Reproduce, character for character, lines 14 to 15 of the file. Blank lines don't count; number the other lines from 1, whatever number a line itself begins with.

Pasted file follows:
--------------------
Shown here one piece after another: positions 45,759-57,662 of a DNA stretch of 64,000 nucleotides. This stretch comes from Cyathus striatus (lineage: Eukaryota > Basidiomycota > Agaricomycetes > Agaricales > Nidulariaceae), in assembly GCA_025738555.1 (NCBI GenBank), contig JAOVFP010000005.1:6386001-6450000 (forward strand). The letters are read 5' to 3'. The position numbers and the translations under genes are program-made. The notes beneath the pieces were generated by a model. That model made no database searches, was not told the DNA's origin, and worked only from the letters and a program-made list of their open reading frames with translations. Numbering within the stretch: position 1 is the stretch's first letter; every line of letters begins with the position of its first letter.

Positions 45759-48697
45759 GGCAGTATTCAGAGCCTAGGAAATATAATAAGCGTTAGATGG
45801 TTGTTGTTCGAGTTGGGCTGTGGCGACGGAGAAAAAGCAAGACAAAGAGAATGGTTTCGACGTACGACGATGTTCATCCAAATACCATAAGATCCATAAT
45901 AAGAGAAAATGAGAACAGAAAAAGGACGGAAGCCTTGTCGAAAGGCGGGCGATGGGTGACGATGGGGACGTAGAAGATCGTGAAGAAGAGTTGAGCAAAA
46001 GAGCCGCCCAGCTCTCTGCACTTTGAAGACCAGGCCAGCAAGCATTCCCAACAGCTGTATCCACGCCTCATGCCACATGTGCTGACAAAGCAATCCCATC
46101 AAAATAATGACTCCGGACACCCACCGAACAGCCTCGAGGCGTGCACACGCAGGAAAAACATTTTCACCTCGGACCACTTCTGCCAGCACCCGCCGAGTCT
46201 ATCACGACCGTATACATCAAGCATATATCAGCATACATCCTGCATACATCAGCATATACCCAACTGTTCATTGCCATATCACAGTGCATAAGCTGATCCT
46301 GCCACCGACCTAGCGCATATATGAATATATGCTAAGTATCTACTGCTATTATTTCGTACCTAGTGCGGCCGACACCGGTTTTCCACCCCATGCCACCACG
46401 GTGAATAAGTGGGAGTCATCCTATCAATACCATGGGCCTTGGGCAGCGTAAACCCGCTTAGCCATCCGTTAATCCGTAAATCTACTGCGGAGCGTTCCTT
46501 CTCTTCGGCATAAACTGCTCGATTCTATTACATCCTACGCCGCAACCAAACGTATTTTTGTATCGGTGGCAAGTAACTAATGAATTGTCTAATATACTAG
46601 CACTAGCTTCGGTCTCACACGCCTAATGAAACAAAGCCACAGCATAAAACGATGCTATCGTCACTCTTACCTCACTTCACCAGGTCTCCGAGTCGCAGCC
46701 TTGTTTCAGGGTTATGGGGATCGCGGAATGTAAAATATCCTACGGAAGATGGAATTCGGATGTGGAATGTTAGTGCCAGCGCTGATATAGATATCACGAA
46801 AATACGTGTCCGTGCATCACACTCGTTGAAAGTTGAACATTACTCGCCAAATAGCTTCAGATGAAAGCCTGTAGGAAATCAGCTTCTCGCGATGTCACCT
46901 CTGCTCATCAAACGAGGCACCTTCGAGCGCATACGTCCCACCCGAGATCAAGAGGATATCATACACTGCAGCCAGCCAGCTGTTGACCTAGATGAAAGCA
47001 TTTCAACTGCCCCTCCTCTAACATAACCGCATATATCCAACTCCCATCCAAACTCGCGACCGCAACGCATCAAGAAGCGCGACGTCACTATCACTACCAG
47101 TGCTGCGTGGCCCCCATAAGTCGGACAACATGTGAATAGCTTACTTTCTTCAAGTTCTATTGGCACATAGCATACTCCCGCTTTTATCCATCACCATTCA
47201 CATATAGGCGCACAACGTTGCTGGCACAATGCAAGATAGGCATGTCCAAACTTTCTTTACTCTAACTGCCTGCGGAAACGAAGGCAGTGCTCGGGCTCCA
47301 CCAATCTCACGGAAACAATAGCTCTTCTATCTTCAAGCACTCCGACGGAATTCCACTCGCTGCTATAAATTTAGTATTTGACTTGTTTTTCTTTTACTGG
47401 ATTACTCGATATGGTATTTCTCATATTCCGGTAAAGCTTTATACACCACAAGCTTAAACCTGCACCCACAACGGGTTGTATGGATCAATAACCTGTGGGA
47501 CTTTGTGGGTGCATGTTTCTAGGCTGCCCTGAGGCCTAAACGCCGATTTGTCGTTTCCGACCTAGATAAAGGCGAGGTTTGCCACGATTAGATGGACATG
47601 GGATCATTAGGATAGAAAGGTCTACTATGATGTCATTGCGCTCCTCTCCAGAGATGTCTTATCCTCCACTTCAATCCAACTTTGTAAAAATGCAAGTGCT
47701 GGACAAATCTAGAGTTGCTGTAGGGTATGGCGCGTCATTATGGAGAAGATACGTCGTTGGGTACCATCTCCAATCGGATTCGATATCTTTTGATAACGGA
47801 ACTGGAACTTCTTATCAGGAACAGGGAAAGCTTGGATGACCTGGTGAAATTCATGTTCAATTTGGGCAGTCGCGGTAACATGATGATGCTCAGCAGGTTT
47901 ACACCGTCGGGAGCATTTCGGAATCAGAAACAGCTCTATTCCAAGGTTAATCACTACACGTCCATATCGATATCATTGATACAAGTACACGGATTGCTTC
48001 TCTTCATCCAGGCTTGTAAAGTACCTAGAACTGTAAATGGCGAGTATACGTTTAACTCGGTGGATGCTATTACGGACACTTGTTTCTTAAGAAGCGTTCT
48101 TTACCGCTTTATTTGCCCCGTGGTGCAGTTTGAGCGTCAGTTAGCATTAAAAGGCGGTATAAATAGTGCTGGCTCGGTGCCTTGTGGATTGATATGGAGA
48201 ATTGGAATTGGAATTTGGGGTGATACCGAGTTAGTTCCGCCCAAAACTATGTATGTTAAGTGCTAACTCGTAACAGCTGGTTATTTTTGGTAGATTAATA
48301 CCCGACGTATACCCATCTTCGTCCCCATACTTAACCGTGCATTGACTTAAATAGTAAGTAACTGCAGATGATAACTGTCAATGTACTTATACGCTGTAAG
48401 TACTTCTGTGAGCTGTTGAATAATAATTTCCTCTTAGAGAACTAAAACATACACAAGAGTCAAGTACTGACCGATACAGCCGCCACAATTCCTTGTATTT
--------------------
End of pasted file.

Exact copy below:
46801 AATACGTGTCCGTGCATCACACTCGTTGAAAGTTGAACATTACTCGCCAAATAGCTTCAGATGAAAGCCTGTAGGAAATCAGCTTCTCGCGATGTCACCT
46901 CTGCTCATCAAACGAGGCACCTTCGAGCGCATACGTCCCACCCGAGATCAAGAGGATATCATACACTGCAGCCAGCCAGCTGTTGACCTAGATGAAAGCA